Forty years after the Children of Israel left Egypt, God led them out of the desert into the Promised Land, redeeming them from slavery.
In 1967, years after the horrors of the Holocaust, the Evangelical Sisterhood of Mary came into the desert. They established a home here in Phoenix, dedicating their existence to seeking redemption for the anti-Semitism in their German homeland that resulted in the murder of 6 million Jews.
The movement began in 1947 when a group of young girls, inspired by Mother Basilea Schlink and founded within the framework of the German Evangelical (Protestant) Church, bonded during the wartime bombing in their hometown of Darmstadt. In the forward to her book, Israel, My Chosen People, Schlink notes that Shabbat candles are lit every Friday evening in the chapel in Darmstadt, the location of the movement’s Mother House, “as a constant reminder of the guilt of the Third Reich and as a summons to pray for Israel.”
Mother Basilea, an educator and psychologist, refused to comply with Nazi policies and even taught the Old Testament to her young students. The sisterhood, from its small beginnings, has grown throughout the years into an international organization representing all Protestant denominations. There now are approximately 200 sisters worldwide.
On 10 lush and lovingly cultivated acres in the heart of north Phoenix, nine Sisters of Mary presently live at Canaan in the Desert, a compound of eight buildings built over a period of 40-plus years. The complex incorporates offices, a workshop, guest houses for singles and couples, a computer room, kitchen, laundry and a chapel.
At one point there were 14 sisters on site. Those remaining explain that the others either “graduated to heaven or went back to the Mother House where they are well cared for.”
“The sisters are wonderful neighbors,” says Mort Dubnow. He and his wife, Paula, are among several Jewish families living in the area. “We have been guests at their home. We chat when we meet on walks, and we look forward to their handcrafted greeting cards on Jewish holidays. What we feel and appreciate so much is their pure love for the Jewish people.”
The sisters invited our small group to tour the grounds and visit with them on a sunny Arizona afternoon. The following is excerpted from our conversation with Sisters Mary Anne and Pinea (both American-born) and Daniela (native of Germany):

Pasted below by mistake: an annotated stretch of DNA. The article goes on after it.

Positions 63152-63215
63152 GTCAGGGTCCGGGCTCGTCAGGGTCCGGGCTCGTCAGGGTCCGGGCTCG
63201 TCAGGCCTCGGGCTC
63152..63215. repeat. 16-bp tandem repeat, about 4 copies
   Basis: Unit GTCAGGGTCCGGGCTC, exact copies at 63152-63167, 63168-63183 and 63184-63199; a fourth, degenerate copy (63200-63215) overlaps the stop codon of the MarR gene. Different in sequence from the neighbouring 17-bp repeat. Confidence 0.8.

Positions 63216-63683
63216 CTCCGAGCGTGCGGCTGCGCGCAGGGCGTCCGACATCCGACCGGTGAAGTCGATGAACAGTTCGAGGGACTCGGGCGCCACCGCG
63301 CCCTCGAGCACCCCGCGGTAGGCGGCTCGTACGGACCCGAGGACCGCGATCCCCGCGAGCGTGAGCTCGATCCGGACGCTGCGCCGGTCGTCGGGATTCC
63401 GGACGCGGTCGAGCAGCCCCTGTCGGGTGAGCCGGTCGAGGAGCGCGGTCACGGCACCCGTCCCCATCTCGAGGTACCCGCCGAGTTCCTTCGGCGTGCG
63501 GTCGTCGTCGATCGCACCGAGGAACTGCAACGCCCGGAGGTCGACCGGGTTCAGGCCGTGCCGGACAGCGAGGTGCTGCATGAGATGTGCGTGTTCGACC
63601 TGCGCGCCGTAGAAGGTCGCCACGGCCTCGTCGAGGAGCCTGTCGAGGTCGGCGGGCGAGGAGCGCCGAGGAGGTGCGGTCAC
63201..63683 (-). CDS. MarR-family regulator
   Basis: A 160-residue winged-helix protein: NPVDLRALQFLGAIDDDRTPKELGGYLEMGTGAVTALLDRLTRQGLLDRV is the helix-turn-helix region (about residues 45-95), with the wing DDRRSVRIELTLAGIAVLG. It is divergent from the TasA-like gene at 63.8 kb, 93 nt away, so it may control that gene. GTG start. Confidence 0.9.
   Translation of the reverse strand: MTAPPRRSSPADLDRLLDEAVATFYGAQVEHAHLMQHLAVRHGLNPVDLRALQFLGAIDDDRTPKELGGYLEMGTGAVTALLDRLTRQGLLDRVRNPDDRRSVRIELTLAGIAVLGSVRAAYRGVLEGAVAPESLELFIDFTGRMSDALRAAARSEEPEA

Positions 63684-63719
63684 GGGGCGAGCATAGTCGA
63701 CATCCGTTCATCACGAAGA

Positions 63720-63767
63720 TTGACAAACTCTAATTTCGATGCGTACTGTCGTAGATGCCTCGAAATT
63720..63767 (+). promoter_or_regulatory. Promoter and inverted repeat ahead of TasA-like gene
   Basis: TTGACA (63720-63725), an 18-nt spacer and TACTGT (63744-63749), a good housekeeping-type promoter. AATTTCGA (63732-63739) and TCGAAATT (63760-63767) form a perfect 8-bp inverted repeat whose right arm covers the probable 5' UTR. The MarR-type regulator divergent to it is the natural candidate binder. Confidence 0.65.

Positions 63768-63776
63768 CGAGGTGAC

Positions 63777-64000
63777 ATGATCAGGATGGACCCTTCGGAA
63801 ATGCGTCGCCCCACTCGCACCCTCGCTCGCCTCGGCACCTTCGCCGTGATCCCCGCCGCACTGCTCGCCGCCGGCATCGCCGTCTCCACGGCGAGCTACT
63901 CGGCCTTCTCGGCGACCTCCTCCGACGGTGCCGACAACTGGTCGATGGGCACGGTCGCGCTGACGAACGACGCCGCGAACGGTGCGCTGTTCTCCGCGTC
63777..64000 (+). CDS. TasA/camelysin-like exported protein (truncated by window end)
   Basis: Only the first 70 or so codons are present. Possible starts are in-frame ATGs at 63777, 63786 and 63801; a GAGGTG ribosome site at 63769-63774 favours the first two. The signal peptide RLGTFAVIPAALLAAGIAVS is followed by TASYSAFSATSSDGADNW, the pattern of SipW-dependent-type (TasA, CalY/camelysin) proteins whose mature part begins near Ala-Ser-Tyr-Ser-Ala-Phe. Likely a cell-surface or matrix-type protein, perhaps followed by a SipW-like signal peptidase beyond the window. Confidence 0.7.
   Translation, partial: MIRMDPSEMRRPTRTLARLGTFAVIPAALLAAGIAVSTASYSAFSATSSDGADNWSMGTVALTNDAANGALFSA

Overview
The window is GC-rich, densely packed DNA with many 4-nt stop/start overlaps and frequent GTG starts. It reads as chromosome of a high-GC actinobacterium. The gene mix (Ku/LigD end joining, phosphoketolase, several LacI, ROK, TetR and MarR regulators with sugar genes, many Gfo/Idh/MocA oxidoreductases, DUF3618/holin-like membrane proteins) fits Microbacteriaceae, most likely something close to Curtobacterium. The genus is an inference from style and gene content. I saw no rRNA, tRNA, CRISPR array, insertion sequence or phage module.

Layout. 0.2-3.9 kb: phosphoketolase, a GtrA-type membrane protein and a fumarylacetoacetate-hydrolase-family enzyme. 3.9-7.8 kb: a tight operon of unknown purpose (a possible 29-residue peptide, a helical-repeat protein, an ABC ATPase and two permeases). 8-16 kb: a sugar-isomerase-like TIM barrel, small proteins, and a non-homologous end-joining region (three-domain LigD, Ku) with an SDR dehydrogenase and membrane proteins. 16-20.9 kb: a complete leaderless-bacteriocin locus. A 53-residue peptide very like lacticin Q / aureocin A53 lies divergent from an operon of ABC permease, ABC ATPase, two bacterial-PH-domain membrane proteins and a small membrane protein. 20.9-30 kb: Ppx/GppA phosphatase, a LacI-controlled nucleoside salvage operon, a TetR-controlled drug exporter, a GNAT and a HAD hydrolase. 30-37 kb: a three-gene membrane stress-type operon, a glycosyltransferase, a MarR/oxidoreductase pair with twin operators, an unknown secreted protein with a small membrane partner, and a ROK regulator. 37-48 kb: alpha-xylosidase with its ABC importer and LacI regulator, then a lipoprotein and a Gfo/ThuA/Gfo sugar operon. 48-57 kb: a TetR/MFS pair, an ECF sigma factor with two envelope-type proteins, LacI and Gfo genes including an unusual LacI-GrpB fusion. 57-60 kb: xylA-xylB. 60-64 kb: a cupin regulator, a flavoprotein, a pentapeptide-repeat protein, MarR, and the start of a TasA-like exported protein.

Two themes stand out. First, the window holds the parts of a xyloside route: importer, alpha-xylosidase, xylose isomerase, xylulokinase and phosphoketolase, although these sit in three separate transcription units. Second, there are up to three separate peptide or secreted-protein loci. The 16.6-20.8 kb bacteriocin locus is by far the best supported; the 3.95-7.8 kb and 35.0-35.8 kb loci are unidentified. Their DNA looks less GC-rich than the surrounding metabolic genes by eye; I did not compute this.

Sister Pinea: “We are similar to nuns. We live in a convent here and we feel called by God, but we aren’t under the jurisdiction of the Pope or a particular church. Sisters represent various Protestant denominations.”
Sister Mary Anne: “There is no formal training for us. We become a part of our spiritual family in Germany with a shared love for the Lord Jesus. But there is no formal preparation. It is on-the-job training. Most of us became sisters because God called us to dedicate our life to Him. Whoever stands for Israel has our support. Israel’s God is the God of the Ten Commandments. Israel is the apple of His eye. Any chance we have to support the local Jewish community we do so. We attend rallies, events for the Israeli Scouts and Tu B’Shevat celebrations. We have been invited to private homes for Passover seders and also to bar and bat mitzvahs.” She adds that while the sisters’ long habits might appear to be unwieldy, especially during summers here in the desert, “in fact they are mostly cotton and quite comfortable.”
Sister Daniela: “Our love for Israel is born out of repentance for the guilt of the German nation against the Jewish people, and also the guilt of Christianity for its history of persecution of the Jewish people. This is our mission. We humble ourselves before the Jewish people and ask for forgiveness. Bringing this attitude into the churches is a huge challenge for us. Christians typically aren’t taught in their churches about the history of anti- Semitism.”
Printed material, brochures and tapes, created by the sisters and widely circulated, include a video entitled “Repentance: Changing the Future by Confronting the Past.” In it, Nobel Laureate and Holocaust survivor Elie Wiesel lauds the efforts of those “good Christians who realize that the past of Christianity for us Jews is a source of anguish.” Sister Mary Anne concurs that some Christians indeed “have taken this message into their hearts.”
The Sisters of Mary, who “operate on donations and our Father in heaven who arranges for gifts from foodstuff to shovels to computers to furniture,” surely are among Wiesel’s “good Christians” who pray and toil tirelessly on behalf of the Jewish people and the Jewish state. Visitors to their compound are encouraged to enjoy the tranquility and beauty of the gardens, but perhaps most importantly to spend time in the room devoted to Israel. There, with appropriately somber music in the background, one can be immersed in the impressive collection of scholarly books and Judaica. There also is a display of post-Holocaust photographs of victims of terrorism.
For more information about the Sisters of Mary and Canaan in the Desert, call 602-996-4040 or go to kanaan.org.